Gaining the Goodwill of Your Audience—Developing Personal Credibility
Over 2000 years ago, probably the pre-eminent speech teacher of all time, Aristotle, noted the importance of gaining the goodwill of the audience:
"... it is not only necessary to consider how to make the speech itself demonstrative and convincing, but also that the speaker should show himself to be of a certain character… and that his hearers should think that he is disposed in a certain way toward them; and further, that they themselves should be disposed in a certain way towards him.”2
When an audience has decided to listen to you—when you have gained their attention and interest—you still need them to think favorably of you. The most effective way of doing this is by establishing your credibility to speak. Credibility is your believability. You are credible when the audience thinks you know what you are talking about. There are a number of methods for developing credibility, and you will use them throughout the speech. In the introduction, however, since you have comparatively little time to develop this credibility, your options are a bit more limited.
Essentially, credibility has two elements: Internal credibility, and external credibility. External credibility is the type of credibility you as a speaker gain by association: use of sources that the audience finds credible, for example. In an introduction, you may be able to develop external credibility by this means, as we will see later in this section.
More importantly, given the immediate nature of an introduction, is internal credibility. You develop internal credibility as the speaker through specific actions:
• Be appropriately attired for a public presentation
• Make eye contact with the audience BEFORE you speak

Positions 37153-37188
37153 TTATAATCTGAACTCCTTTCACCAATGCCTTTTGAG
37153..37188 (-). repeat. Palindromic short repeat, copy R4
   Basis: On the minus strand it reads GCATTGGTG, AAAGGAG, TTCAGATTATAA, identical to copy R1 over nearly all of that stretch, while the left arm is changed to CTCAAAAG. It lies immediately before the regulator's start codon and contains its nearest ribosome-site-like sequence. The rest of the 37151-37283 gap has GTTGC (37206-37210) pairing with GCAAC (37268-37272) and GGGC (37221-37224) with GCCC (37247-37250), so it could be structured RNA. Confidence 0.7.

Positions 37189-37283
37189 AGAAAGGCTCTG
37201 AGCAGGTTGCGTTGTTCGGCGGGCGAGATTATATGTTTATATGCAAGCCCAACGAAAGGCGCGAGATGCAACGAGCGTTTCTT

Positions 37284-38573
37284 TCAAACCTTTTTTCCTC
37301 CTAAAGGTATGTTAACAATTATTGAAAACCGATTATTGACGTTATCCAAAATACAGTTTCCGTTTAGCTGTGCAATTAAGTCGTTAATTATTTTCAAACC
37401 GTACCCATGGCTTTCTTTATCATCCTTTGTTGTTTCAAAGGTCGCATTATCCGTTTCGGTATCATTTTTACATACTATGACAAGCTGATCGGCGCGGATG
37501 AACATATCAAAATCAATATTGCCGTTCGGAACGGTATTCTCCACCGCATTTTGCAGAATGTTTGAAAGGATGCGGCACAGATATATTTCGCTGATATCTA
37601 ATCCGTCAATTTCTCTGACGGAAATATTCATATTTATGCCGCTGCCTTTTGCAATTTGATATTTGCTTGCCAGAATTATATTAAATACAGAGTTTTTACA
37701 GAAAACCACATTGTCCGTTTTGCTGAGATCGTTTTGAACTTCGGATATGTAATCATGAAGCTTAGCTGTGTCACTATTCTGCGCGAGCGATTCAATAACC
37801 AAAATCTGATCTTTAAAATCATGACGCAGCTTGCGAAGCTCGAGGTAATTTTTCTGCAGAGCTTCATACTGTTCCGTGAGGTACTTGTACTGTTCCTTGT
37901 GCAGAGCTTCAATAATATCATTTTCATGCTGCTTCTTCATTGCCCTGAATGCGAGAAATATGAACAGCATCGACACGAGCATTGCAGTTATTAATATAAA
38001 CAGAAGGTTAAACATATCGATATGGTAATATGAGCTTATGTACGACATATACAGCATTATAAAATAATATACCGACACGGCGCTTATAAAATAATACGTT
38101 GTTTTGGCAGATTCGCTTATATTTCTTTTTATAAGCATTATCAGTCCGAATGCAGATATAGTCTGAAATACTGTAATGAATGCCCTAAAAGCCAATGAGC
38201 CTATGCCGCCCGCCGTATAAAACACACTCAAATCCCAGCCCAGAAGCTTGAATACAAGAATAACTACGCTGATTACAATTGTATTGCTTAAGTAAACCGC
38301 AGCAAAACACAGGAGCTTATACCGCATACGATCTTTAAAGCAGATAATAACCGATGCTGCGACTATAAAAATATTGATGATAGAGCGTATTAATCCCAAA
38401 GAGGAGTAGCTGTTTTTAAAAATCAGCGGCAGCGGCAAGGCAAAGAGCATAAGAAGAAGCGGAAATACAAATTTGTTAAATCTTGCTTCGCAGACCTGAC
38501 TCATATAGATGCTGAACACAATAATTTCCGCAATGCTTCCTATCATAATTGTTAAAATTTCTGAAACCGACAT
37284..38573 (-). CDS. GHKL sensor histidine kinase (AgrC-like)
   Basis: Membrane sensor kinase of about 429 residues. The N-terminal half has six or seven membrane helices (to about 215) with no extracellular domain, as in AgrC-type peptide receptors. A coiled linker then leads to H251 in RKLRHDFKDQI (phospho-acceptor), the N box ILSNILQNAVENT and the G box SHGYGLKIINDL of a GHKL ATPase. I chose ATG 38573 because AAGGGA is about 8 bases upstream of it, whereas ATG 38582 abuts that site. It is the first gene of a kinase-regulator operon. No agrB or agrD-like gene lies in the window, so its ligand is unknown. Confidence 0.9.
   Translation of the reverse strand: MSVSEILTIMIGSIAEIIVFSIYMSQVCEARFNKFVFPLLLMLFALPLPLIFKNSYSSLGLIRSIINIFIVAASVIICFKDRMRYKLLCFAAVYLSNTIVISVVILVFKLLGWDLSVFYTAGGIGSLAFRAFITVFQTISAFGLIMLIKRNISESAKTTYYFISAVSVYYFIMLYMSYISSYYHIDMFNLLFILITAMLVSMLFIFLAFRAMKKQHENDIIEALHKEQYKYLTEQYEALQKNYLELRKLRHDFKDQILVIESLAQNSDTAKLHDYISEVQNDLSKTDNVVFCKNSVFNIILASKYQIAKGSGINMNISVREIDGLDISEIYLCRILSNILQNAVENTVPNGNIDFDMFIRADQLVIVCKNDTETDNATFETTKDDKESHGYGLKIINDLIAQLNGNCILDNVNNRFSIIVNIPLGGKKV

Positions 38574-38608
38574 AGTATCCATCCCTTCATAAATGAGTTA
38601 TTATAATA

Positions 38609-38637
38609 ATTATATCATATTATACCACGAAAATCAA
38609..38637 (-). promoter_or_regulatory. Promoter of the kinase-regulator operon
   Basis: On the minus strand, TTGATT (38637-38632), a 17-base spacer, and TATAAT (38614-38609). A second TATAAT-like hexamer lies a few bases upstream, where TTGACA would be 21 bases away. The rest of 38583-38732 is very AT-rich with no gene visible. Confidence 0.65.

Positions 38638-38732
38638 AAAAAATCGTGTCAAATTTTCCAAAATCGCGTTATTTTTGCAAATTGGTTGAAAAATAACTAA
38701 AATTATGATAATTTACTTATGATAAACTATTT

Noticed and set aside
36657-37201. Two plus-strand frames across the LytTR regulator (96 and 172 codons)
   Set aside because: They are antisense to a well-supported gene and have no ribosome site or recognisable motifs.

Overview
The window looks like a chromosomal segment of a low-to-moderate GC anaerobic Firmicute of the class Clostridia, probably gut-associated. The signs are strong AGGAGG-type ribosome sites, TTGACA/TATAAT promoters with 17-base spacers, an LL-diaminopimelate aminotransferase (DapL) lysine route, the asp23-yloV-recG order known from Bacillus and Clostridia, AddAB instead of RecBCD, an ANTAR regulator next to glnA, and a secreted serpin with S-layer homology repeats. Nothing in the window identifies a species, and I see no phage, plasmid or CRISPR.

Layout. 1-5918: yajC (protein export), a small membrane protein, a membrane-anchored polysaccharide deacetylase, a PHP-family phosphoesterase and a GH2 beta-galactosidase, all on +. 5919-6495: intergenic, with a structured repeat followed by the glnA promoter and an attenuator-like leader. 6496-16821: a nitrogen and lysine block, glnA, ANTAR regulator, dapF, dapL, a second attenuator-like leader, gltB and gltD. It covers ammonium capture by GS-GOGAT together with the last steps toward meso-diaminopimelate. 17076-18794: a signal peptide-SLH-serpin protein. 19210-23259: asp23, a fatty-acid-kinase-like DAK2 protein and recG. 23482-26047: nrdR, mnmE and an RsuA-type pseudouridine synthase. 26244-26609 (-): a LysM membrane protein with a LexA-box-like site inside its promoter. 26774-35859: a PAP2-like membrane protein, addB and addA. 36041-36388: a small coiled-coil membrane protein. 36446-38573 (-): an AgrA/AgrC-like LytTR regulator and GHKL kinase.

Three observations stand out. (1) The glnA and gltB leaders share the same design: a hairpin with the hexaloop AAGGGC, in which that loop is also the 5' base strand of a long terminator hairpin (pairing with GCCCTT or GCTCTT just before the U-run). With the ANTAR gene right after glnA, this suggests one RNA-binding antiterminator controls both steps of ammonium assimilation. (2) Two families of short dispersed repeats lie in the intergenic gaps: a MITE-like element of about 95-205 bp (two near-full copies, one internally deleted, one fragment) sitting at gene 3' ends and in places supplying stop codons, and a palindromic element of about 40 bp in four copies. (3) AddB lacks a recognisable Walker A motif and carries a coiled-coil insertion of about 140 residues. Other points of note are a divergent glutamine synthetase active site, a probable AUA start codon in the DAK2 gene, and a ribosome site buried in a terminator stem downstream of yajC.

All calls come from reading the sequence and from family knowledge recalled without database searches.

• Speak clearly, fluently and confidently
You can also demonstrate internal credibility by demonstrating personal experience with or knowledge of the topic of your speech. Audiences are more positively disposed toward a speaker who has had experience with the topic of his or her speech. You can also demonstrate credibility and goodwill by showing a connection to your audience, demonstrating shared experiences or shared values.
A student giving a speech to a class about a month before spring break, right in the middle of an extended cold spell of a long Midwestern winter, offered this introduction as a way to show shared values and experiences:
“I need everyone to close his or her eyes. All right, now I need everyone to picture how he or she got to school today. Did you bundle up with a hat, some mittens, boots, and two jackets because it’s so cold outside before you left for class? While walking to class, was it cold? Did your ears burn from the icy wind blowing through the air? Were your hands cold and chapped? Now I want you all to think about the sun beating down on your body. Picture yourself lying on the beach with sand between your toes and the sound of the ocean in the background? Or picture yourself poolside, with a Pina Coloda perhaps, with tropical music playing in the background. Picture yourself in Mazatlan, Mexico."3
When speakers can identify with the audience, can show how the audience and the speaker share experiences, then the audience is more receptive to what the speaker has to say. The speaker is both more credible and more attractive to the audience.